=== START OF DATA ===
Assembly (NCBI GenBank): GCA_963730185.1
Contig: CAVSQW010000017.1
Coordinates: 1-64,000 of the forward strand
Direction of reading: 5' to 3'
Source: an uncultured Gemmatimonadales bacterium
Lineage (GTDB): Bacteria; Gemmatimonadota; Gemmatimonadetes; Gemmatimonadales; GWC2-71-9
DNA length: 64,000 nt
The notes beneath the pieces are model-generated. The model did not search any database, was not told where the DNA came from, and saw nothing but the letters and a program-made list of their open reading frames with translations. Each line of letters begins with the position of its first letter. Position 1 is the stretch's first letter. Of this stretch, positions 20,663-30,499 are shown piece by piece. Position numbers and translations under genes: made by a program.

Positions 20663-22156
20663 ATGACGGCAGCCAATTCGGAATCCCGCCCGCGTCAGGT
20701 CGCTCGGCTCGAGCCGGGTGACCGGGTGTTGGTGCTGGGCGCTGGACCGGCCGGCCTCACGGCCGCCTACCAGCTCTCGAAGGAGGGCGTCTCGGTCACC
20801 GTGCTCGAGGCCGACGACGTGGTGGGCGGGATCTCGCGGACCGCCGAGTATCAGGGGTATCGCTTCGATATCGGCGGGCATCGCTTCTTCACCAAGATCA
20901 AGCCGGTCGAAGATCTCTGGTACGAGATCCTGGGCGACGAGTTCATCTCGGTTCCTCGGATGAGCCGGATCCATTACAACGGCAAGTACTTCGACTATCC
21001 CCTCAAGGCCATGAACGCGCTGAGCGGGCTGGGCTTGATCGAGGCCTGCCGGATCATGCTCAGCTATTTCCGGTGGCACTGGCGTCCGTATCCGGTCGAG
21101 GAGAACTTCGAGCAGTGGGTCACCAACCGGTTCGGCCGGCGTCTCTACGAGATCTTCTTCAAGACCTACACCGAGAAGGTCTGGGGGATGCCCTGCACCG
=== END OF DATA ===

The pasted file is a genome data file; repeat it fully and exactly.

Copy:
Assembly (NCBI GenBank): GCA_963730185.1
Contig: CAVSQW010000017.1
Coordinates: 1-64,000 of the forward strand
Direction of reading: 5' to 3'
Source: an uncultured Gemmatimonadales bacterium
Lineage (GTDB): Bacteria; Gemmatimonadota; Gemmatimonadetes; Gemmatimonadales; GWC2-71-9
DNA length: 64,000 nt
The notes beneath the pieces are model-generated. The model did not search any database, was not told where the DNA came from, and saw nothing but the letters and a program-made list of their open reading frames with translations. Each line of letters begins with the position of its first letter. Position 1 is the stretch's first letter. Of this stretch, positions 20,663-30,499 are shown piece by piece. Position numbers and translations under genes: made by a program.

Positions 20663-22156
20663 ATGACGGCAGCCAATTCGGAATCCCGCCCGCGTCAGGT
20701 CGCTCGGCTCGAGCCGGGTGACCGGGTGTTGGTGCTGGGCGCTGGACCGGCCGGCCTCACGGCCGCCTACCAGCTCTCGAAGGAGGGCGTCTCGGTCACC
20801 GTGCTCGAGGCCGACGACGTGGTGGGCGGGATCTCGCGGACCGCCGAGTATCAGGGGTATCGCTTCGATATCGGCGGGCATCGCTTCTTCACCAAGATCA
20901 AGCCGGTCGAAGATCTCTGGTACGAGATCCTGGGCGACGAGTTCATCTCGGTTCCTCGGATGAGCCGGATCCATTACAACGGCAAGTACTTCGACTATCC
21001 CCTCAAGGCCATGAACGCGCTGAGCGGGCTGGGCTTGATCGAGGCCTGCCGGATCATGCTCAGCTATTTCCGGTGGCACTGGCGTCCGTATCCGGTCGAG
21101 GAGAACTTCGAGCAGTGGGTCACCAACCGGTTCGGCCGGCGTCTCTACGAGATCTTCTTCAAGACCTACACCGAGAAGGTCTGGGGGATGCCCTGCACCG